More on the Turtle Dove

The flight to Gambell yesterday was a little bit intimidating.  Not because I was traveling by myself, it’s the 3rd trip this year for goodness sakes, but even though the flight left at 9:00 AM it was pitch dark.  To make matters worse when we tried to land in Savoonga, a snow squall kept us from landing initially.  But by the time I landed on Gambell, my nerves had settled. It was now finally dawn (at 10:15 AM).  After checking in with Hanson, renting an ATV and getting my warm cloths on, it felt like old home week.

The Oriental Turtle Dove did not come easy.  This is a big dove, even larger than Eurasian Collard Doves, and yo’d think it would be pretty easy to find.  More than once, a queasy feeling came over. What if the bird was gone, or one of the Yupiks shot it?  After a couple of hours of searching, Hanson’s brother, Clarence, sauntered up and said he had found fresh tracks of the bird in the snow which he showed to me. The snow had fallen early Saturday morning so the dove was still here and alive.

I took a break for lunch

Three days worth of food for Gambell (Photo by John Vanderpoel)

and then checked out the far boneyards where I found a Golden-crowned Kinglet, but soon returned to search again for the turtle dove. There was another interesting bird of note in the near Boneyards, a bunting of some sorts that I had first seen around 11:00 AM so I concentrated on photographing it.  Eventually, Clarence joined me and we worked the Near Boneyard slowly, tracking the bird.  Suddenly the turtle dove flew up in front of us. It was awesome. Here are several photographs.

Oriental Turtle Dove in the Near Boneyard (Photo by John Vanderpoel)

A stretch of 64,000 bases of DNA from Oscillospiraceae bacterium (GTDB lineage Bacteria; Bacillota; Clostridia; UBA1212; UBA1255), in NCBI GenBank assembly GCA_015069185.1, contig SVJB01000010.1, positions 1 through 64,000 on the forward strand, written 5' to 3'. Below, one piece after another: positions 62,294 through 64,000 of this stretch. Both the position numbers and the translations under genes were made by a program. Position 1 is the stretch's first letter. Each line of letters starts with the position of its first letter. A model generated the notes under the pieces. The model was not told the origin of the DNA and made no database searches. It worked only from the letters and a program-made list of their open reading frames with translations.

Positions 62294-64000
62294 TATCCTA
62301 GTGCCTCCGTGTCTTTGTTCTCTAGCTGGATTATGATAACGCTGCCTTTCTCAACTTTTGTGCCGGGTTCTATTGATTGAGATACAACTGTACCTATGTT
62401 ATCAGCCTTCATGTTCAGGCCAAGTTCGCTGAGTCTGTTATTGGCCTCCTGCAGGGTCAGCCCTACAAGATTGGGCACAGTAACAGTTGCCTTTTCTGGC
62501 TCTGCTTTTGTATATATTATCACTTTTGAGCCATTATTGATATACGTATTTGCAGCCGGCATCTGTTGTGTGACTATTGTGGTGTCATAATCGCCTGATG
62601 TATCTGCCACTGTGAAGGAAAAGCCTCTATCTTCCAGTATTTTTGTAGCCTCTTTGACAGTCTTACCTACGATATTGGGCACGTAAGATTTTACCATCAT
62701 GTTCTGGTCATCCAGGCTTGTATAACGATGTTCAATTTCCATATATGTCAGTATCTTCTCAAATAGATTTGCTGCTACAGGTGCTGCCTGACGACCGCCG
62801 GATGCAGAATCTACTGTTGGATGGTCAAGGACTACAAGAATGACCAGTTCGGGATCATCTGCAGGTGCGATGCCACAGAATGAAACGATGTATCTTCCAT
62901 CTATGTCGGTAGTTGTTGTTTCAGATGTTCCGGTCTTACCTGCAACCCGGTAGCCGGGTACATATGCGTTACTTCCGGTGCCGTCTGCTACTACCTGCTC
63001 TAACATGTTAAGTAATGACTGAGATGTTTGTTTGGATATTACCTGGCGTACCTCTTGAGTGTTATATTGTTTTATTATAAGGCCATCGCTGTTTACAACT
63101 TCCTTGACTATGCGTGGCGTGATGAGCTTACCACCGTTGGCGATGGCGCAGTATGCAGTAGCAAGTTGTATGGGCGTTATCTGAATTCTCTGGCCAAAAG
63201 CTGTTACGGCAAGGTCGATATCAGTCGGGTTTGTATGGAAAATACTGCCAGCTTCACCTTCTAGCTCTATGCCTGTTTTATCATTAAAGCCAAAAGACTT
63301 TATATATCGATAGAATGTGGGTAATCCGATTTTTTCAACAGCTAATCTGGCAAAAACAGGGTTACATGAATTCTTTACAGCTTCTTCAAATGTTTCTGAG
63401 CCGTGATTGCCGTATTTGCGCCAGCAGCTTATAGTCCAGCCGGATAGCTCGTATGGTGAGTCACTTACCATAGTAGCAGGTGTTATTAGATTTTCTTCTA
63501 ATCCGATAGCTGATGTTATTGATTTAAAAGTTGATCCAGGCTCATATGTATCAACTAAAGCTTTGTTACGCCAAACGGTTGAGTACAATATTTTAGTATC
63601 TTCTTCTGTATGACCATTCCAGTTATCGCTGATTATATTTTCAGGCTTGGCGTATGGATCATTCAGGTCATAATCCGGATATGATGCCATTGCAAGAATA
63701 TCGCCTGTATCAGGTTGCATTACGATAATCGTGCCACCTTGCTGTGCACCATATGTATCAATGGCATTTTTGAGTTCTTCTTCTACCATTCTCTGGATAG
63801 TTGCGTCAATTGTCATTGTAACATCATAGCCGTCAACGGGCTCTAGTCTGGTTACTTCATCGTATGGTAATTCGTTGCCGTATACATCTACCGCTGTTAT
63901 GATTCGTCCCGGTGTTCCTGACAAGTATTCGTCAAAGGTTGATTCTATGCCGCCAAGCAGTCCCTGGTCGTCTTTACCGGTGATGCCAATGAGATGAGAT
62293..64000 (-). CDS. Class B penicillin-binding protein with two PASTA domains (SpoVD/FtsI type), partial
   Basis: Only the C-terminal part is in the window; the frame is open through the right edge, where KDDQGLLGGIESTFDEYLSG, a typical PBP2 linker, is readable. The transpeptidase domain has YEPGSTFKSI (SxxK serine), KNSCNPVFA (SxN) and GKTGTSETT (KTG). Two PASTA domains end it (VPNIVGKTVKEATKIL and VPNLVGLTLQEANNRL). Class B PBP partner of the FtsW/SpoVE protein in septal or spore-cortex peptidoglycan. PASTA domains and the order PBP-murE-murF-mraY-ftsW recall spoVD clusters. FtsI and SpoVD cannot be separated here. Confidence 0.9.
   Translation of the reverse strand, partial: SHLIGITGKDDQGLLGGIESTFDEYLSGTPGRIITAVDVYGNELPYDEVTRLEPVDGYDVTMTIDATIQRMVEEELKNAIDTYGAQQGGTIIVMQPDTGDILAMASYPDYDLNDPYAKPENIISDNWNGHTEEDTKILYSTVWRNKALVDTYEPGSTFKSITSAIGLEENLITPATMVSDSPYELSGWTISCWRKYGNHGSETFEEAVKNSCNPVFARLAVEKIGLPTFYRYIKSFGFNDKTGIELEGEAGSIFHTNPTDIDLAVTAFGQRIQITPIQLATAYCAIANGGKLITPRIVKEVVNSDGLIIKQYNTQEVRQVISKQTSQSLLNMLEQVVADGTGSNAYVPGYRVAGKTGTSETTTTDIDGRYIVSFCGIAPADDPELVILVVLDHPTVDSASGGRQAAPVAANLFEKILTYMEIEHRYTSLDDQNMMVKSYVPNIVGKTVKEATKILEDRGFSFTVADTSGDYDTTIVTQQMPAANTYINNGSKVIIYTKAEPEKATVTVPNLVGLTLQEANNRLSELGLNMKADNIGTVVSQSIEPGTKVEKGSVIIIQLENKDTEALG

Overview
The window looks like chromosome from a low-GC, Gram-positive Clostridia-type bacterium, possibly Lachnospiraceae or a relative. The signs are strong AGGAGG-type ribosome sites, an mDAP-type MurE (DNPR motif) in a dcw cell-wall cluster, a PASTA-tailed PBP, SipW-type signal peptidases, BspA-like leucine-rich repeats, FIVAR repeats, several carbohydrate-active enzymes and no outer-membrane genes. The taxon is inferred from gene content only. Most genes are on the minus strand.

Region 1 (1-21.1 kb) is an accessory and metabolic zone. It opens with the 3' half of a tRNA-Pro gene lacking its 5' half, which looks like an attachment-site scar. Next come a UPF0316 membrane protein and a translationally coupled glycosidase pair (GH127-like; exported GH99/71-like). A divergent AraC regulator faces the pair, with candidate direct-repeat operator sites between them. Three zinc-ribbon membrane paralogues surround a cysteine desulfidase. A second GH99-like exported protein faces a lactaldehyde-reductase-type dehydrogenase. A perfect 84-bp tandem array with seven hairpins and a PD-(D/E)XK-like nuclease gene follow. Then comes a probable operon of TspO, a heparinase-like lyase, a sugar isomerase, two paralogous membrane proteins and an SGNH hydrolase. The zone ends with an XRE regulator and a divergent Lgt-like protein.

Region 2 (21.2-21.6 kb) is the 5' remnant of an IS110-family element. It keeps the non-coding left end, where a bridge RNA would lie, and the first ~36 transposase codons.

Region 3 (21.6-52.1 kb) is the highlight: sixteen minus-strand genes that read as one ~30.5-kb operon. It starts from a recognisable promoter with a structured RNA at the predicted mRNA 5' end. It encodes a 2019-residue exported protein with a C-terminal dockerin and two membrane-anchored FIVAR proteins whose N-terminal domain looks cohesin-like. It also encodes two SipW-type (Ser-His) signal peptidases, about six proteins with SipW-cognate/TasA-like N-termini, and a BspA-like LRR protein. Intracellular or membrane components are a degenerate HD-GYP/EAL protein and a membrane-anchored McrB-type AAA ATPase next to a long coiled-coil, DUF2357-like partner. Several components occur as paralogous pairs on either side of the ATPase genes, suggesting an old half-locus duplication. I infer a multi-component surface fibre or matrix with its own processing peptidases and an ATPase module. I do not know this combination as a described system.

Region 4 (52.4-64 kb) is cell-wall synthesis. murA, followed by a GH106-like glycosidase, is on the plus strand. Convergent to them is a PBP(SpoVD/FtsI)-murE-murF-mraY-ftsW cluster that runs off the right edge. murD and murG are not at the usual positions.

Oriental Turtle Dove Chased by a Dog (Photo by John Vanderpoel)

Oriental Turtle Dove Feeding in Old Town (Photo by John Vanderpoel)

So now about this bunting/finch.  I’m not certain on the identification of this but here are five photographs.  It’s wiser to get the photos out to the birding community than wait (I think)

Unidentified #1 (Photo by John Vanderpoel)

Unidentified #2 (Photo by John Vanderpoel)

I have my thoughts as to what this might be, but for now if you’ve got experience in Eurasian birds, I welcome your ideas.

Unidentified (Photo by John Vanderpoel)

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23 Responses to More on the Turtle Dove

  1. Pamela Righter says:

    Hi John, I met you on the Shearwater pelagic trip in Half Moon Bay on September 16. Your Big Year odyssey has been such a delight for me to follow. I check your wanderings daily. Congrats on the Oriental Turtle Dove. Also, the photo of your food supplies for Gambell was very amusing. Good luck to you in the next two months. BTW, if you want to see the Gray Partridge, there is a covey of them at my stepdaughter’s house in Livingston, Montana.
    Best regards, Pamela Righter

  2. DS says:

    I believe it’s a Purple Finch. Not exactly what you wanted it to be.

  3. Virginia L. Vandermeer says:

    Congrats, John. Gary and I are following and enjoying your adventures! Good luck the next few weeks.

  4. Alex Brown says:

    John — check the pink in the tail and wings really carefully

  5. Alex Brown says:

    ….. and particularly pink/rose on the rump

  6. Alex Brown says:

    looks promising for Common Rosefinch

  7. fred says:

    “Early in the fall some HY Purple Finches have less distinct superciliums.”

  8. Tom Wilberding says:

    Tracking a bird like a weasel? Cool!
    Congrats, John.

  9. I’m not an expert but my vote is perhaps female Purple Finch.

  10. Mike Schwitters says:

    Gutsy move to go up north this time of year.
    Finch is tough…I will go for juvenile Common Rosefinch.

  11. Bill looks good for PUFI

  12. LindaVanderpoel says:

    Happy Anniversary my dear. . . . . .

  13. John Vanderpoel says:

    Hi Mike,

    Thanks for that. Unfortunately, the finch is a Purple Finch.


  14. John Vanderpoel says:

    Hi Pam,

    Thanks for dropping me a line. Could I get contact information for your stepdaughter?



  15. John Vanderpoel says:

    Thanks, Virginia

  16. John Vanderpoel says:

    Thanks Alex. I’ll check the photos very carefully.

  17. Seagullsteve says:

    I am also not very familiar with Eurasian finches, but I have seen several female Common Rosefinches in the Aleutians. The rosefinches I saw lacked any sort of supercilium and resembled House Finches more than anything else. They also had noticeably curved culmens.

  18. Pingback: Blog Birding #53 « ABA Blog

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